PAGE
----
Not exactly TP, but CMS 20 datasheet also speaks about contrast: "There is no need for pre-watering the film. Pre-watering will lead to an increased contrast". http://www.adox.de/Technical_Informations/CMS20_ADOTECHII_instructions.pdf

For CMS 20 "increased contrast" is not usually desired.

Punker
5-Nov-2017, 16:58
All films all types all formats I presoak 1 - 5 mins. No exceptions unless explicitly stated otherwise.


Sent from my iPhone using Tapatalk

dentkimterry
5-Nov-2017, 17:33
No pre-soak per Ilford instructions.

dksea
5-Nov-2017, 18:56
I'm just curious. How many of us pre-soak our film -- of whatever format -- before processing it (whatever that means)?

I don't see a way to set up a poll on this forum, and perhaps there is a way, but for now:

Do you pre-soak your film? Always/Sometimes/Never

In what? Distilled water/Filtered water/Tap water/Other(specify)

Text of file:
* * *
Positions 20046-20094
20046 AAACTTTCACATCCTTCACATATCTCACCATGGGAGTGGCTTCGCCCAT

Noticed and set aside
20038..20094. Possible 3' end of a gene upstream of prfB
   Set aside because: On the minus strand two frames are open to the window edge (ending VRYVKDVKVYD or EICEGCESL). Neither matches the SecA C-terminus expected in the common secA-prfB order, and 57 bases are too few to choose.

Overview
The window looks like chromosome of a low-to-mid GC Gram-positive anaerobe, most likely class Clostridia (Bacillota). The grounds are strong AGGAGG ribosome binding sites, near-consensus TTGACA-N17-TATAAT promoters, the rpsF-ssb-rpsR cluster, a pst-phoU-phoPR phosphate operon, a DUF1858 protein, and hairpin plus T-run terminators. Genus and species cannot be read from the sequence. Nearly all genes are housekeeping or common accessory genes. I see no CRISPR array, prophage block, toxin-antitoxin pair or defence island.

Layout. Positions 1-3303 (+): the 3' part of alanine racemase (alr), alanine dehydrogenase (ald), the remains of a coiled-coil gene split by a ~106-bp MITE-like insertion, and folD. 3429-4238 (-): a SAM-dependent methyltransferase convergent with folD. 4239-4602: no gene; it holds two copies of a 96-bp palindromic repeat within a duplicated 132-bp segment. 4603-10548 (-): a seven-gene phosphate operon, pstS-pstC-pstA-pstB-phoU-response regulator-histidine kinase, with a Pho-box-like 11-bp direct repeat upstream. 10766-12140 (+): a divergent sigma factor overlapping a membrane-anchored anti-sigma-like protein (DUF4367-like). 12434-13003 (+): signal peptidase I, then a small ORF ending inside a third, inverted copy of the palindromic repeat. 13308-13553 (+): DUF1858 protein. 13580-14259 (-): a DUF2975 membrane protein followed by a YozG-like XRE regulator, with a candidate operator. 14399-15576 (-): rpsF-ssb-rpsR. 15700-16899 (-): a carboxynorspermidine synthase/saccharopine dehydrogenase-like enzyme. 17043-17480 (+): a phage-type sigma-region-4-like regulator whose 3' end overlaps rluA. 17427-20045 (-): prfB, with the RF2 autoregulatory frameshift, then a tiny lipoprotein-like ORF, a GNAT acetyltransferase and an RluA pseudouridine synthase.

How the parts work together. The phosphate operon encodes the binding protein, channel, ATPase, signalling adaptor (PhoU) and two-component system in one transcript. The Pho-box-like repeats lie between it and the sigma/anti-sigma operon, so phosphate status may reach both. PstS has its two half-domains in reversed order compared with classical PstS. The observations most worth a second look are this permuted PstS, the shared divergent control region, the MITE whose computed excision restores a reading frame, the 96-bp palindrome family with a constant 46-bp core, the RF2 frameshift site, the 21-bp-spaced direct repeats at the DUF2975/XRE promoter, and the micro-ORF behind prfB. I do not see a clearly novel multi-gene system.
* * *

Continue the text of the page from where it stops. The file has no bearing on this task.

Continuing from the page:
At what temp? Tap temp/Specific temp

How long? Minutes

Comments:Seattle tap water is pretty soft so I use it. I have been presoaking film for 5 minutes. I process mainly ilford film in 120 and 4x5.

Doug King

Sent from my SAMSUNG-SM-G935A using Tapatalk

sepstein17
6-Nov-2017, 05:40
FWIW -- I always pre-soak both HP5+ and Bergger 400 pancro for 5 min. in DISTILLED water 68 - 70 deg. F - just one more step in the development process.

Per Madsen
6-Nov-2017, 08:49
Always, for two minutes with tap water at the same temperature as the developer to avoid air bubbles and for more even development.

John Layton
6-Nov-2017, 09:10
Interesting note regarding Ilford'd incorporation of surfactants to promote even development...and a warning about potential consequences of removing these surfactants via pre-soaking. Might be a bit ironic...but does not a pre-soak offer its own "surfactant" properties - which help to render the emulsion more amenable to even development? So...pre-soak vs. no pre-soak would not really matter? But then...what about the presence of anti-halation backing? I know that the presence of this backing might have no untoward effect...but I've always felt better to see this left in the pre-soak rather than in the developer.